’TWAS THE DAY BEFORE CHRISTMAS

THE STORY OF CLEMENT CLARKE MOORE’S BELOVED POEM

Seabrooke presents a problematic fictionalized account of the circumstances in which Moore wrote the famous Christmas poem. The story describes Moore’s home and family and provides some background on life in Manhattan in 1822. Bettoli’s charming illustrations, reminiscent of dePaola, capture the styles and household details of the period, reinforcing the old-fashioned ambiance. Moore’s motivations for writing the poem as well as possible influences from other literature and the Dutch culture of the area are woven into the story, and his six-year-old daughter, Charity, provides a focus for young readers. The proud father reads his newly completed poem to his family on Christmas Eve, and the text of “A Visit from St. Nicholas” is included within the story. There is no author’s note to indicate the research sources, nor is there a badly needed additional note on authorial attribution. There is considerable controversy in the academic world as to whether Moore was actually the author of the famous poem, rendering the wisdom of this whole enterprise questionable. (Picture book. 6-8)

Pub Date: Sept. 1, 2008

ISBN: 978-0-525-47816-4

Page Count: 32

Publisher: Dutton

Review Posted Online: May 20, 2010

Kirkus Reviews Issue: Nov. 1, 2008

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A PLUMP AND PERKY TURKEY

The leaves have changed, Thanksgiving nears—and the canny turkeys of Squawk Valley have decamped, leaving local residents to face the prospect of a birdless holiday. What to do? They decide to lure a bird back by appealing to its vanity, placing a want ad for a model to help sculptors creating turkey art, then “inviting” the bird to dinner. The ploy works, too, for out of the woods struts plump and perky Pete to take on the job. Shelly debuts with brightly hued cartoon scenes featuring pop-eyed country folk and deceptively silly-looking gobblers. Pete may be vain, but he hasn’t lost the wiliness of his wild ancestors; when the townsfolk come for him, he hides amidst a flock of sculpted gobblers—“There were turkeys made of spuds, / there were turkeys made of rope. / There were turkeys made of paper, / there were turkeys made of soap. / The room was full of turkeys / in a wall to wall collage. / For a clever bird like Pete / it was perfect camouflage.” He makes his escape, and is last seen lounging on a turkey-filled tropical beach as the disappointed Squawk Valleyites gather round the table for a main course of . . . shredded wheat. Good for a few giggles. (Picture book. 6-8)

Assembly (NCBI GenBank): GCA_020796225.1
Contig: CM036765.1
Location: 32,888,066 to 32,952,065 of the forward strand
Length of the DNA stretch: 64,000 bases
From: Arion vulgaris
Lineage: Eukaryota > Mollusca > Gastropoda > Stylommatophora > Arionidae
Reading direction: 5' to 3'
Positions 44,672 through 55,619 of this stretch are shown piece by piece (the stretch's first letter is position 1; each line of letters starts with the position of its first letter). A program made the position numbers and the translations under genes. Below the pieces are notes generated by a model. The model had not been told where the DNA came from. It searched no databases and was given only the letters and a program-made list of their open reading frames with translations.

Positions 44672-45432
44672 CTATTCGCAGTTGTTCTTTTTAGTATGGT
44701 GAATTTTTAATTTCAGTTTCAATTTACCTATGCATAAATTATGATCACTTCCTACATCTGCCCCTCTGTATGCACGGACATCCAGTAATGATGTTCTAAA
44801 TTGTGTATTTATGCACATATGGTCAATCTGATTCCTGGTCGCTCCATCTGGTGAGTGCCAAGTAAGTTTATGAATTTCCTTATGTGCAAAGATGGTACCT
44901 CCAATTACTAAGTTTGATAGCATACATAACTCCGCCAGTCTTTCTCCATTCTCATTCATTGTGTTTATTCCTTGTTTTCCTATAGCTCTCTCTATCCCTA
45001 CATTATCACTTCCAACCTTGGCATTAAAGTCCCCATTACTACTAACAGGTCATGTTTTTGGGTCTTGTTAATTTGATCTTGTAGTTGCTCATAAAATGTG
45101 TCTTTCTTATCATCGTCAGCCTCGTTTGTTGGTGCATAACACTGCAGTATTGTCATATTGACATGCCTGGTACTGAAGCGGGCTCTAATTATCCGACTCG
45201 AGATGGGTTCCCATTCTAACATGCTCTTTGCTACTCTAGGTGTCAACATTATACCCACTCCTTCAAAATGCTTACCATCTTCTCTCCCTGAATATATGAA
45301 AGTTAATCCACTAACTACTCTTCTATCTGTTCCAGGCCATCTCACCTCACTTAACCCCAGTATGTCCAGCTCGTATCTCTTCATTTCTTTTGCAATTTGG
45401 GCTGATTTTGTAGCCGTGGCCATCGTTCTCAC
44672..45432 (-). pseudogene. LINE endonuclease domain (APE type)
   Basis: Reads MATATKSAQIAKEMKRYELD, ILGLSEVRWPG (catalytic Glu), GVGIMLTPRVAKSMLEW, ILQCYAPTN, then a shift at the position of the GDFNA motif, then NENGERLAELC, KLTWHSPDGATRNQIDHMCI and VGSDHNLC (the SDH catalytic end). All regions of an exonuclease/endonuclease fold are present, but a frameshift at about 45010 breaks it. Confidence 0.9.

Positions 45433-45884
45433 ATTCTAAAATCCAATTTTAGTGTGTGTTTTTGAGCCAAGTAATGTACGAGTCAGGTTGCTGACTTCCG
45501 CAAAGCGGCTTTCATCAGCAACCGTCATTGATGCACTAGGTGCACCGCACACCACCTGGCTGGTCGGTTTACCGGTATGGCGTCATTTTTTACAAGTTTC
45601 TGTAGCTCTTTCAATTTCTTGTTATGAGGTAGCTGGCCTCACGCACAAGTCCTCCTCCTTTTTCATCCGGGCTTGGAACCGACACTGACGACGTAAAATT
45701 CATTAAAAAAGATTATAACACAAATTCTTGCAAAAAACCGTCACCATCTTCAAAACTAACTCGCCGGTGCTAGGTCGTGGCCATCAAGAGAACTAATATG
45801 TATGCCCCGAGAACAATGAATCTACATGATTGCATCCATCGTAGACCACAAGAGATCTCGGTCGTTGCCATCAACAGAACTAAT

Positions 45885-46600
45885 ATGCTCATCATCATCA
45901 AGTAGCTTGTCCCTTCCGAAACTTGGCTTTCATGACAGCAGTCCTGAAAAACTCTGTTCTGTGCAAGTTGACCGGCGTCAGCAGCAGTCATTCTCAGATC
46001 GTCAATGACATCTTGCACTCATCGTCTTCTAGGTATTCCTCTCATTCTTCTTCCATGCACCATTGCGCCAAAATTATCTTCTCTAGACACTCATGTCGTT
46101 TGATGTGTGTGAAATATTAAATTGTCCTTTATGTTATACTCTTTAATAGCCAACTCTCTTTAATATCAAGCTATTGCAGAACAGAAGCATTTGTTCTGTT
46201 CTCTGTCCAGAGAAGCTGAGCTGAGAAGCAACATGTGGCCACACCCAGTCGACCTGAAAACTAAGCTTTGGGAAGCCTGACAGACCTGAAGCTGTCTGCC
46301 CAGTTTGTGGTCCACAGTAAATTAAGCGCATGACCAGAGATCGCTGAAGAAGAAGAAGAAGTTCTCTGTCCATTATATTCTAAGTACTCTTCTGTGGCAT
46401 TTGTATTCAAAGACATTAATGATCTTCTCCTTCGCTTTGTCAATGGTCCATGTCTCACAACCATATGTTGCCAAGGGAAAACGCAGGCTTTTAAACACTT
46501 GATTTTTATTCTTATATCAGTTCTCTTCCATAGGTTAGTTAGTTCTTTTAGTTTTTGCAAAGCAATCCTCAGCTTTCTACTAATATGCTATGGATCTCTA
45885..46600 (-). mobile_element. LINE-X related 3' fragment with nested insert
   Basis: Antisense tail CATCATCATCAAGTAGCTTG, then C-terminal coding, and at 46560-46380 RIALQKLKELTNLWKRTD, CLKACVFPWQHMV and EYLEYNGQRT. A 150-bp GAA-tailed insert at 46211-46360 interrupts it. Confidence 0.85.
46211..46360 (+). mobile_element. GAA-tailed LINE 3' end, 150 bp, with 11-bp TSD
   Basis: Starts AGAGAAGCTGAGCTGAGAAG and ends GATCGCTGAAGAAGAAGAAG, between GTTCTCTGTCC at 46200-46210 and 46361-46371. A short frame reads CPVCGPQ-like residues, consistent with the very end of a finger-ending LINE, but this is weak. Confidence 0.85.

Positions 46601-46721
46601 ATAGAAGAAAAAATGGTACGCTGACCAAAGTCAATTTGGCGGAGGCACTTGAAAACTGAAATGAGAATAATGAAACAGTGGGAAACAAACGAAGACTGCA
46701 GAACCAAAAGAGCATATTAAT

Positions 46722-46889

Pub Date: Sept. 1, 2001

ISBN: 1-890817-91-0

Page Count: 40

Publisher: N/A

Review Posted Online: May 20, 2010

Kirkus Reviews Issue: Aug. 15, 2001

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GINGERBREAD BABY

In a snowbound Swiss village, Matti figures it’s a good day to make a gingerbread man. He and his mother mix a batch of gingerbread and tuck it in the oven, but Matti is too impatient to wait ten minutes without peeking. When he opens the door, out pops a gingerbread baby, taunting the familiar refrain, “Catch me if you can.” The brash imp races all over the village, teasing animals and tweaking the noses of the citizenry, until there is a fair crowd on his heels intent on giving him a drubbing. Always he remains just out of reach as he races over the winterscape, beautifully rendered with elegant countryside and architectural details by Brett. All the while, Matti is busy back home, building a gingerbread house to entice the nervy cookie to safe harbor. It works, too, and Matti is able to spirit the gingerbread baby away from the mob. The mischief-maker may be a brat, but the gingerbread cookie is also the agent of good cheer, and Brett allows that spirit to run free on these pages. (Picture book. 4-8)

Pub Date: Oct. 1, 1999

ISBN: 0-399-23444-6

Page Count: 32

Publisher: Putnam

Review Posted Online: May 20, 2010

Kirkus Reviews Issue: Nov. 1, 1999

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